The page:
Our new results were compared to results from an earlier study that examined children playing The Incredible Machine with a partner on either one or two computers, or alone on a single computer [1]. The results of the earlier study showed that children playing together on one computer solved significantly more puzzles than either children playing side-by-side on two computers or children playing alone on a single computer. We compared our new results for children playing together with two mice on a single computer with the results obtained in the previous study for children playing together with one mouse on a single computer.


The ability for each child to have his/her own mouse significantly affected performance in the game, as did the protocol used for passing control when two mice were used -- see FIGURE 1:


In the two-mouse condition using the Give protocol, girls solved significantly more puzzles than they did in the one-mouse condition (p<.05); there was no significant difference between the mean number of puzzles solved in the two-mouse Take condition and the one-mouse condition. The mean number of puzzles solved by boys using the two-mouse Take protocol was higher than for the one-mouse condition, although this was not statistically significant (p<.2). The difference between the two control passing protocols, Give and Take was statistically significant for the boys (p<.06). Compared to the one-mouse condition, the mean number of puzzles solved by boys went up in the Take condition and down in the Give condition.

The average number of exchanges per session was relatively consistent over all conditions except for boys in the Take condition. All conditions averaged around 30 exchanges per session except boys in the Take condition, which averaged 46 exchanges (p<0.5).

Behaviors observed in the two-mouse conditions were different from the condition of only one mouse. There appeared to be fewer struggles over control when using two mice. This could be the result of not being able to prevent a partner from taking control. Another difference was observed in the Give mode. Occasionally, when a child was not paying attention, the active child would say "Here, you try now" and then press the button to pass over control. This brought the disinterested child back on task.

The children in this study easily adapted to the addition of the second mouse to the game. They appeared to enjoy having this option and, when asked, most of the children stated that they would prefer having two mice.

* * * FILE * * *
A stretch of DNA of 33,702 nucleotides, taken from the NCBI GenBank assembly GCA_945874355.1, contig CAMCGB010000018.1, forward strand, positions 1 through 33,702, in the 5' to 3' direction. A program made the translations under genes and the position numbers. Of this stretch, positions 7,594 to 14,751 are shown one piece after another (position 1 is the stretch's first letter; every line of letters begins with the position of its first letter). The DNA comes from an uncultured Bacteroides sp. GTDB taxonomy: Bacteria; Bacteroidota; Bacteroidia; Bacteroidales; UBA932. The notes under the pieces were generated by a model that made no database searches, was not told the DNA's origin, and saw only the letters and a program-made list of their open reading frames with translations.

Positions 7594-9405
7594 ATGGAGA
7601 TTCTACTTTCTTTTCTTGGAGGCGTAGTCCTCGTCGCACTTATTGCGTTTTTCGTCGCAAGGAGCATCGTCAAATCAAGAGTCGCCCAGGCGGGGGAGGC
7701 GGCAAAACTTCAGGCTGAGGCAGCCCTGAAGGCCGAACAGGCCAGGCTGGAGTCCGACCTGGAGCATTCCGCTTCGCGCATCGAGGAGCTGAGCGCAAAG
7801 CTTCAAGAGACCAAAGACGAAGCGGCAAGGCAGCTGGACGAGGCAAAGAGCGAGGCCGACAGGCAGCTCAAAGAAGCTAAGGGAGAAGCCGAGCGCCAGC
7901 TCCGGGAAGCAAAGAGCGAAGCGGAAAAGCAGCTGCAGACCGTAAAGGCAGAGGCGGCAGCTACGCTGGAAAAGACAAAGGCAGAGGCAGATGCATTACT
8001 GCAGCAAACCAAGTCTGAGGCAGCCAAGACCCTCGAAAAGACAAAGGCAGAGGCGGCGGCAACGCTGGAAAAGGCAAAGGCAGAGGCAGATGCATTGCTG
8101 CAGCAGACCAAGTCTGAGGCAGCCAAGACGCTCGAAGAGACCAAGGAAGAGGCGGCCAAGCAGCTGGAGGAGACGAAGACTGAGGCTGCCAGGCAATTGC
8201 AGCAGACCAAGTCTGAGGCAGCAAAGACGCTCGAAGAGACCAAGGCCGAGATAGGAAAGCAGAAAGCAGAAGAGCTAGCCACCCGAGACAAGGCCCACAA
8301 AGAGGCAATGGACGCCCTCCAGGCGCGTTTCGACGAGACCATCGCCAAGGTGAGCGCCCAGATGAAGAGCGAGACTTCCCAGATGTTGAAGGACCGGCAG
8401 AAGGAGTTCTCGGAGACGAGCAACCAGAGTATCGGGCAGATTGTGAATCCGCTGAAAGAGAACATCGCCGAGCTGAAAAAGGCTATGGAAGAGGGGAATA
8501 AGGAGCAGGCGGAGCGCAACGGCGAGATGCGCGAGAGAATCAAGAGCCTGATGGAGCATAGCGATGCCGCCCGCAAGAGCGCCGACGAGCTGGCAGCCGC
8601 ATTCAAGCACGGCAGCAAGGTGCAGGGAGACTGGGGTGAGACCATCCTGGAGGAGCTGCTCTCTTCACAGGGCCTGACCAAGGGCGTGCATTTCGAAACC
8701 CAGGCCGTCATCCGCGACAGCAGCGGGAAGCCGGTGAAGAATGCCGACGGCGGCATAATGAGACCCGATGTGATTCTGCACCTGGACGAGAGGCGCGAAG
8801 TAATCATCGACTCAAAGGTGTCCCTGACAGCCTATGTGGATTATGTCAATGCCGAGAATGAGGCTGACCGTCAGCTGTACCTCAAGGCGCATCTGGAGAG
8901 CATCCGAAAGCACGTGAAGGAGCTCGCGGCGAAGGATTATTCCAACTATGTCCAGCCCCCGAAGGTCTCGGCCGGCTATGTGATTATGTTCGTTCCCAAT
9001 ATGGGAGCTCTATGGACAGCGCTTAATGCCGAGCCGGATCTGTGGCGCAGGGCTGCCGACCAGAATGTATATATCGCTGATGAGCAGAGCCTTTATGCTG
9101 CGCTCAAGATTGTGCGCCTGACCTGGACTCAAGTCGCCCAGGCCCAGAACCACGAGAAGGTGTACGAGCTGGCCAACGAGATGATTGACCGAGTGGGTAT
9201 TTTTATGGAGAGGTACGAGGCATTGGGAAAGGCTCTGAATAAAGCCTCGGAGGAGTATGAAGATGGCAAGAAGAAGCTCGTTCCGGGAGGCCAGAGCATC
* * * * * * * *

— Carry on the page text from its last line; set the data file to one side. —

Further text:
The results of this study indicate that the addition of a second mouse to a single player game can affect achievement in the game. This shows potential for increased performance by modifying interactions between the children and the computer. The type of protocols used to transfer control between the two mice in this study had very different results based on gender. This suggests that careful consideration of gender differences is necessary when dealing with interactions accompanying cooperative uses of computers. Further studies are being performed to determine how concurrent interactions with multiple mice affect children's performance and attitudes.

These studies are part of a large-scale project on Electronic Games for Education in Math and Science (E-GEMS), a collaborative effort among scientists, mathematicians, educators, professional electronic game and educational software developers, classroom teachers and children. The goal of E-GEMS is to increase the proportion of children who enjoy learning, mastering and using math and science concepts. Electronic games in this context include both video and computer games. E-GEMS is funded by the Natural Sciences and Engineering Council of Canada, Electronic Arts, Apple Canada, the Province of British Columbia and UBC.


[1] K. Inkpen, K.S. Booth, M. Klawe, and R. Upitis. Cooperative learning in the classroom: The importance of a collaborative environment for computer-based education. Technical Report 94-5, Dept. of Comp. Sci., UBC, Vancouver BC, V6T 1Z4, Canada, 1994.

[2] K. Inkpen, R. Upitis, M. Klawe, J. Lawry, A. Anderson, M. Ndunda, K. Sedighian, S. Leroux, and D. Hsu. "We Have Never-Forgetful Flowers in Our Garden:" Girls' Responses to Electronic Games. Journal of Computers in Math and Science Teaching, In Press, 1994.

[3] D.W. Johnson, G. Maruyana, R.T. Johnson, D. Nelson, and L. Skon. Effects of cooperative, competitive, and individualistic goal structures on achievement: A meta-analysis. Psychology Bulletin, 89(1):47-62, 1981.

[4] J. Lawry, R. Upitis, M. Klawe, A. Anderson, K. I nkpen, M. Ndunda, D. Hsu, S. Leroux, and K. Sedighian. Exploring common conceptions about boys and electronic games. Journal of Computers in Math and Science Teaching, In Press, 1994.

[5] R.E. Slavin. Cooperative Learning: Theory, Research, and Practice. Prentice Hall, Englewood Cliffs, NJ, 1990.